Stumbling over email attachments

Microsoft (and other email providers, though Microsoft has done it best) has brought a lot of the "office productivity applications" into email. You can include a lot in an email today that would have been impossible years ago (and still is if you're sen

A friend sent me an email last week asking me to answer a few questions for him. He mentioned that they were brief and would require little time on my part. Unfortunately, he included the questions as an attachment, and I've been avoiding that email ever since.

I'm not sure if I'm alone in this, but I associate attachments with "heavy lifting." Involved analysis. Lots of time. Real work.

He called me today to ask if I'd taken a look. Sheepishly, I admitted my attachment phobia and promised to answer by tonight. I'm in the middle of doing that now and, guess what? He's right. The questions aren't difficult to answer. He shouldn't have sent them as an attachment.

Microsoft (and other email providers, though Microsoft has done it best) has brought a lot of the "office productivity applications" into email. You can include a lot in an email today that would have been impossible years ago (and still is if you're sending the email to an ASCII bigot :-). My question: why don't all email providers recognize that email, not Word (or even Excel, for simple spreadsheets), is the production and delivery mechanism of choice? Stop forcing people to go to two applications to get one job done.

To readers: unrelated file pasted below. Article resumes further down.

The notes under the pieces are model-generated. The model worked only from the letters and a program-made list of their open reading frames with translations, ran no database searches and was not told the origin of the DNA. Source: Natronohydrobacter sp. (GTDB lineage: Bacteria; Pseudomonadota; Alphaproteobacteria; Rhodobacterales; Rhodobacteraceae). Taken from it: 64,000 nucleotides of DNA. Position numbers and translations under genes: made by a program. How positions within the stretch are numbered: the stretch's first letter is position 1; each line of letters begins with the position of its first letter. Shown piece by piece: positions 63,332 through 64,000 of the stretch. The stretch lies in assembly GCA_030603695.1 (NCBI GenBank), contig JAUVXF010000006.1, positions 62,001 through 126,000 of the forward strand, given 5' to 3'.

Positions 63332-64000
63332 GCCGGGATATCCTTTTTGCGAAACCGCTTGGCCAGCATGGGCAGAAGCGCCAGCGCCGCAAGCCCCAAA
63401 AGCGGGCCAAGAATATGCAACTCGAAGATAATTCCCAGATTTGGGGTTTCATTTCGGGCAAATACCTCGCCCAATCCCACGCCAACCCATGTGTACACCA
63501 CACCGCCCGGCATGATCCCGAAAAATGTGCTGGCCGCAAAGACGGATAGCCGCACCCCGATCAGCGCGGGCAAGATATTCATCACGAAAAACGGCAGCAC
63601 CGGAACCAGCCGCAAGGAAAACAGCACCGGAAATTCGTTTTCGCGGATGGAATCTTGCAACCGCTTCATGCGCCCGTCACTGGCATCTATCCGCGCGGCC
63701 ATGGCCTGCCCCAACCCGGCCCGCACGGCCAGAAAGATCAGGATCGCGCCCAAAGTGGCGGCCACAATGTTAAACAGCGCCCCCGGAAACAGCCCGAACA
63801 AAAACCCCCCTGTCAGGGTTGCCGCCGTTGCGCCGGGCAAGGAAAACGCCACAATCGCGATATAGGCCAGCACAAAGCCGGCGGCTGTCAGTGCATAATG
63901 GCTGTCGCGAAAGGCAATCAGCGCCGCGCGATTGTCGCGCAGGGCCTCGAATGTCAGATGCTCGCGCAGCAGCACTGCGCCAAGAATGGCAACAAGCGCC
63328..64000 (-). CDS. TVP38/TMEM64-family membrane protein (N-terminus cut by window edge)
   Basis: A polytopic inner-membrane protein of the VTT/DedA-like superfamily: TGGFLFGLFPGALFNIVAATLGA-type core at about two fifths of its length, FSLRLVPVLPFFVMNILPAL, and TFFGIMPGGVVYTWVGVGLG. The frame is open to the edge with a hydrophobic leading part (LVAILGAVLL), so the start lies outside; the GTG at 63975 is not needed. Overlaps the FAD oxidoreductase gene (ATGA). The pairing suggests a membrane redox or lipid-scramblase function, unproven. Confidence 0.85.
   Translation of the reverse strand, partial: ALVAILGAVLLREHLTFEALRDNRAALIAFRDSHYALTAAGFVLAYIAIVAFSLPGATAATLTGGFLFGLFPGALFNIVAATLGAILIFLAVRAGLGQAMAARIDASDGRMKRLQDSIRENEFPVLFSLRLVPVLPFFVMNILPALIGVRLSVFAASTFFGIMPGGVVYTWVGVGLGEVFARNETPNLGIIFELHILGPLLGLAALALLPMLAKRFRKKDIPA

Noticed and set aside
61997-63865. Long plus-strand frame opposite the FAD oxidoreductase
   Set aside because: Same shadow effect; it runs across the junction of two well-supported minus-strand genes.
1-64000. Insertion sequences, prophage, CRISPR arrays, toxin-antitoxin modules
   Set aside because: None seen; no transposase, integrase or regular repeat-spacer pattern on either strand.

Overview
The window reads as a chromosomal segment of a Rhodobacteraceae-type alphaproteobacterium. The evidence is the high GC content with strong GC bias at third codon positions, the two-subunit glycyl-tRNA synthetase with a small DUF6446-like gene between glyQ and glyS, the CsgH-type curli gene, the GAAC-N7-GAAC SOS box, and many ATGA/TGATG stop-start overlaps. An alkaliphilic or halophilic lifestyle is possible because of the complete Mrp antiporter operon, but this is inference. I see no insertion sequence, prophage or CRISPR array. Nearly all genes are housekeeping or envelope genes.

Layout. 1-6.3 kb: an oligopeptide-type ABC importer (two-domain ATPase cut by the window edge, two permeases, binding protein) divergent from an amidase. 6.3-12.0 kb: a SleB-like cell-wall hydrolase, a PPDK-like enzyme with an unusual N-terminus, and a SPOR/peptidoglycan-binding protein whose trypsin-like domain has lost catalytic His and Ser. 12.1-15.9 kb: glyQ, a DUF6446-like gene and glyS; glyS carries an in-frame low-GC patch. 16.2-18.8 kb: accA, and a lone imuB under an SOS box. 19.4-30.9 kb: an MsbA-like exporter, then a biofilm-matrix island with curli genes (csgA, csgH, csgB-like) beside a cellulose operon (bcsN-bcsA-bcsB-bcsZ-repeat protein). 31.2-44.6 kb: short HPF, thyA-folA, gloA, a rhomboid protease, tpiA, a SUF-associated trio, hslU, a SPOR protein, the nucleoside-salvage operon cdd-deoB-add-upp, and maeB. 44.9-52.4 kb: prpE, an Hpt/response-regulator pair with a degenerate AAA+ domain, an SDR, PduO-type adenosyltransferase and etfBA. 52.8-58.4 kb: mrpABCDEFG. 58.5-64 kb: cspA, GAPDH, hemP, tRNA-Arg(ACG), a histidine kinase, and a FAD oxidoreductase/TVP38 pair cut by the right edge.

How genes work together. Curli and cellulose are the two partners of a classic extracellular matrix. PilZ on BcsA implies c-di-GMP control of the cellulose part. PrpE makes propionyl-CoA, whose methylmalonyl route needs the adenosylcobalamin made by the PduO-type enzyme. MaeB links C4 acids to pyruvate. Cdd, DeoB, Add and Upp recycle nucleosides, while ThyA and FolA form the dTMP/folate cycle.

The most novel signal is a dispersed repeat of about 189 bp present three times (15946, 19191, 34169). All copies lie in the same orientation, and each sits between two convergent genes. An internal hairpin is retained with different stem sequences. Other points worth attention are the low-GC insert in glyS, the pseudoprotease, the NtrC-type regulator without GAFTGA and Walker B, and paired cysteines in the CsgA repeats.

Because then I can banish my attachment phobia. :-)

Tags:
Tech Culture
About the author

    Matt Asay is chief operating officer at Canonical, the company behind the Ubuntu Linux operating system. Prior to Canonical, Matt was general manager of the Americas division and vice president of business development at Alfresco, an open-source applications company. Matt brings a decade of in-the-trenches open-source business and legal experience to The Open Road, with an emphasis on emerging open-source business strategies and opportunities. He is a member of the CNET Blog Network and is not an employee of CNET. You can follow Matt on Twitter @mjasay.

     

    Join the discussion

    Conversation powered by Livefyre

    Show Comments Hide Comments
    Latest Galleries from CNET
    The most anticipated games of 2015
    Tech industry's high-flying 2014
    Uber's tumultuous ups and downs in 2014 (pictures)
    The best and worst quotes of 2014 (pictures)
    A roomy range from LG (pictures)
    This plain GE range has all of the essentials (pictures)